16 July 2015
The Confederation of Shipbuilding & Engineering Union Conference, meeting in Southport on the day the Trade Union Bill was published, passed an emergency motion rejecting the measures contained within the Government’s Trade Union Bill. The motion is reproduced below
The Confederation of Shipbuilding & Engineering Unions rejects the measures contained within the Government’s Trade Union Bill introduced in Parliament today.
Industrial Action Ballots
The imposition on unions organising a lawful strike by having to achieve a turnout of 50% of eligible members, together with having to achieve a 40% “yes” vote in so-called “essential” public services (health, education, fire, transport, border security and energy) is draconian and outside of international labour law. These proposals will turn abstainers into “no” voters, effectively raising the bar of the threshold even further.
The CSEU notes that there is no proposal to allow unions to use modern balloting methods, for example, via the internet or by telephone. The fact that the Conservatives are using on-line balloting in the selection of their candidate for London Mayor highlights the hypocrisy of their position.
Imposing a 4 month limitation on a union’s mandate after a successful ballot before calling industrial action could achieve the reverse of what is intended as unions would be compelled to strike before the expiration of the mandate or otherwise lose it. Repeated balloting to maintain the mandate is in the hope of exhausting members’ commitment to the union.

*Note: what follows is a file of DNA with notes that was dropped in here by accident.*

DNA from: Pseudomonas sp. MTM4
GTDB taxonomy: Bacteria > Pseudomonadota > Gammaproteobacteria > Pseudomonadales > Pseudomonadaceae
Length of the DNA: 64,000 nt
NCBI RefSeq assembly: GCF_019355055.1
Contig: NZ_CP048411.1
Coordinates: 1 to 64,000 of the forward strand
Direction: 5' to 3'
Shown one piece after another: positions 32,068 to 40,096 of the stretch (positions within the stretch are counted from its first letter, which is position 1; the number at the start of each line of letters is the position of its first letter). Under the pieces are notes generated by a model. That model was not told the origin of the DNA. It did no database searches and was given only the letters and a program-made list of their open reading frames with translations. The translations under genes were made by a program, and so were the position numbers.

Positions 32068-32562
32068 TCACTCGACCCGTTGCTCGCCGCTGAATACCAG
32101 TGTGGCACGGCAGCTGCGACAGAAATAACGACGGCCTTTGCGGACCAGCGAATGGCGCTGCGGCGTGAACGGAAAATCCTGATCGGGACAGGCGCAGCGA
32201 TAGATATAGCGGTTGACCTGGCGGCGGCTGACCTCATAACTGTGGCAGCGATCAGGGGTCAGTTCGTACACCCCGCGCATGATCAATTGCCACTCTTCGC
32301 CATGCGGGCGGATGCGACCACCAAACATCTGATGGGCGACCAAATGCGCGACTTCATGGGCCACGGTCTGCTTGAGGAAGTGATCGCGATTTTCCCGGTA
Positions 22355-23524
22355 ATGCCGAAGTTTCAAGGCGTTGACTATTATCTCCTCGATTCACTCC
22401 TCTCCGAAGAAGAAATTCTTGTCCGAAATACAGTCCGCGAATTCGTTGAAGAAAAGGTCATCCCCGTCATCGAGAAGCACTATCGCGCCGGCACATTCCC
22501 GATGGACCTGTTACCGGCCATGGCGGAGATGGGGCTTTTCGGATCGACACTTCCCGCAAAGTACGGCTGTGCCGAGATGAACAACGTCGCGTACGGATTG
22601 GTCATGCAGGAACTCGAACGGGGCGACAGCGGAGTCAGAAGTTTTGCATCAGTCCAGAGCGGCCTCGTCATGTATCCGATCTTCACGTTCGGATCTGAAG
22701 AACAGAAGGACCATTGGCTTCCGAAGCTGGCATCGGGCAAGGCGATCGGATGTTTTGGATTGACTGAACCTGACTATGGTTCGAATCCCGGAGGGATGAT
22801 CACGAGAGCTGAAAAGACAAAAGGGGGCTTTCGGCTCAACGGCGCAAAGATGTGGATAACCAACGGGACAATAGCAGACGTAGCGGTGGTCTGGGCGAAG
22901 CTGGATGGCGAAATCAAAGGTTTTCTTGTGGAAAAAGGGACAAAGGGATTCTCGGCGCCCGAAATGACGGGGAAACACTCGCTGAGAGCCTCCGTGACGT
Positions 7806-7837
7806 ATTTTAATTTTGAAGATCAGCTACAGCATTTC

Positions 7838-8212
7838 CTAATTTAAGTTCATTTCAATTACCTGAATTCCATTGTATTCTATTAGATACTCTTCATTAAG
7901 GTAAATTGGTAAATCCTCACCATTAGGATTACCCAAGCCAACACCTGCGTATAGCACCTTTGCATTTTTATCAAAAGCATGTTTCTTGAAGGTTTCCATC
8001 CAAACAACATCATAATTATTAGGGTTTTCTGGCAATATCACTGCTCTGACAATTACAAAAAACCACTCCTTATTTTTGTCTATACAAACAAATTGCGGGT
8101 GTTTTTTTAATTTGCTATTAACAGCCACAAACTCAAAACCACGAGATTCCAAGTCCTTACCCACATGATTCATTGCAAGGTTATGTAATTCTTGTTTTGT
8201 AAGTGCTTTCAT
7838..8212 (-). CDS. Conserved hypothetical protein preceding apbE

Having to give an employer a fortnight’s notice of industrial action is partisan in favour of the employer and is aimed at limiting the effectiveness of industrial action.
The likelihood of using criminal sanctions against pickets is unjust. Employers already have civil sanctions available and the police an array of public order offences at their disposal. The reported extension of this legalisation to include comments made on social media is an attack on freedom of expression.
So-called consultation on the repeal of sections of the Employment Agencies regulations to allow agencies to supply scab labour during an industrial dispute is about a measure clearly biased in favour of employers and will inevitably lead to increased tension in disputes where these scabs are used.
Although unions with political funds are not all affiliated to the Labour Party the move to switch to “contacting in” to such funds is primarily aimed at cutting off funding to the Labour Party. Again, the Conservatives are seeking to turn the back the clock, this time to 1927, when they last made such a legislative change.
Any limitation on trade union facility time, which will usually have been negotiated with employers, is an attempt to limit trade unions’ ability to organise and provide effective representation for their members. This is another partisan attack on unions and their members as research carried out by BIS has shown that a union presence in the workplace supported by good facilities actually promotes good industrial relations rather than the reverse.
The CSEU commits to joining the campaign against this legislative assault. This will include linking up with trade union and social movement campaigns that are working